“Why?” Miller sounded bored.

“My client, a Mister Franklin of Philadelphia, wishes to contest the patent filed by Bill Garrison.”

Bill’s heart sank. How was this possible? How had Franklin even learned he was here?

“Approach,” Miller said. “This might actually be interesting.”

“Your honor,” Bill started, but Miller raised a hand to shush him.

“Your name,” Miller demanded.

“Thomas File, sir.”

“Why are you in my court today, Mister File?”

“It is my contention,” File said, narrowing his eyes behind his thick lenses, “that Bill Garrison, a former employee of Mister Franklin’s, stole Mister Franklin’s work.”

“Now hold on!” Bill said, as that was ludicrous. “I never worked for Benjamin Franklin.” Two years in this muddy backward time was more than enough. “I’ve never even met him. Whatever this man claims—”

“Mister Franklin has been researching his pointed lightning rod conductor for more than four years,” File said, “and I have correspondence dating back to 1746. You first filed your patent in 1748, did you not?”

“Still filed before you,” Bill said, his stubborn streak kicking in. “If anyone stole anything, he stole my idea.” That was almost true.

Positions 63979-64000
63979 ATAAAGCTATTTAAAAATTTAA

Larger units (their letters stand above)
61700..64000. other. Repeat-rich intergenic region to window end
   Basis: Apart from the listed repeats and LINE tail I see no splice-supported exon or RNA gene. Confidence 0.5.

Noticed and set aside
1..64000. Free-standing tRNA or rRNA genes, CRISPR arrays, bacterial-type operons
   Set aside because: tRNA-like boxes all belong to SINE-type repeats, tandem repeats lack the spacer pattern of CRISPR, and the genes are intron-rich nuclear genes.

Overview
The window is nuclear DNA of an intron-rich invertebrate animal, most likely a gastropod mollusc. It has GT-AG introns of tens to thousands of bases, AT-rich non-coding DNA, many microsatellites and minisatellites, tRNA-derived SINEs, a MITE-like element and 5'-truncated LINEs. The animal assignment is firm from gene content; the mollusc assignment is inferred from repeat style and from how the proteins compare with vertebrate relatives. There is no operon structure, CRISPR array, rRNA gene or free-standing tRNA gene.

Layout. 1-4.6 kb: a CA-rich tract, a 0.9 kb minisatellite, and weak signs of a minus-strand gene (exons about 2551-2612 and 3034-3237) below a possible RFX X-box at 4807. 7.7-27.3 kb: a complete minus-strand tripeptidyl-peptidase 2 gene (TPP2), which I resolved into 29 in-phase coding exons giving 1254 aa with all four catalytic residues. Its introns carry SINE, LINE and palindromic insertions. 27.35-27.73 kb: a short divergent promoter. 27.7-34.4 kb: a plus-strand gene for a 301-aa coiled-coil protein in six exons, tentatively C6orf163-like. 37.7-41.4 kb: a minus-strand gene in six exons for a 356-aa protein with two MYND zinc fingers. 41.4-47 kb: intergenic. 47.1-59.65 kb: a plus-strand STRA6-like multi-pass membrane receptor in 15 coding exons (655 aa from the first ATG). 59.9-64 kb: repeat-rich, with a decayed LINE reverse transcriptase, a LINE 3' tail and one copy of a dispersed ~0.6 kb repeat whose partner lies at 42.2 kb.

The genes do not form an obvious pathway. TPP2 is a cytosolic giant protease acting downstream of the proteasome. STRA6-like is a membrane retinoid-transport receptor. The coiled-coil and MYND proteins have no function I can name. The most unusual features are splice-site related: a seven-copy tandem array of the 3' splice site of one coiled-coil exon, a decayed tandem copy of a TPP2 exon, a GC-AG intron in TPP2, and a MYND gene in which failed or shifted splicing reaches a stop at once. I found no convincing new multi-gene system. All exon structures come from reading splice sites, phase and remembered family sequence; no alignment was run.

File opened his briefcase. “Your honor, here is a diagram Mister Franklin drew for his invention. Note the date and details.”

The bailiff passed the document to Miller, who squinted and frowned. “What is this, a weathervane?”

“It’s a lightning rod!” Bill said, because he couldn’t let this frustrating little man steal his idea — or rather, his idea to steal this idea. “It protects buildings from lightning by channeling it to the ground, instead!”

“If you would kindly compare Mister Franklin’s diagram to that provided by Mister Garrison,” File said.

“What?” Bill frowned at him.

“You will find them identical,” File said.

For the first time, Bill smiled. This man was just making things up! The lightning rod design was his own — he had drawn it based on designs on the worker tents — which meant File had no case.

“That’s completely untrue.” Bill opened his briefcase and produced his diagrams. “If you’ll review my design, your honor, you’ll clearly see … that…”

Bill stared at the papers. The papers that weren’t his papers. These were Benjamin Franklin’s originals.

What were they doing in his briefcase?

The bailiff plucked the papers from his hands before Bill could do anything more than gawk.

“Now wait a minute,” Bill said, but Miller was already comparing. “Your honor, those aren’t mine!”

“That’s obvious,” Miller said, shaking his head. “Next time you steal your boss’s idea, Mister Garrison, you might consider blotting out the initials.”

“But I didn’t—”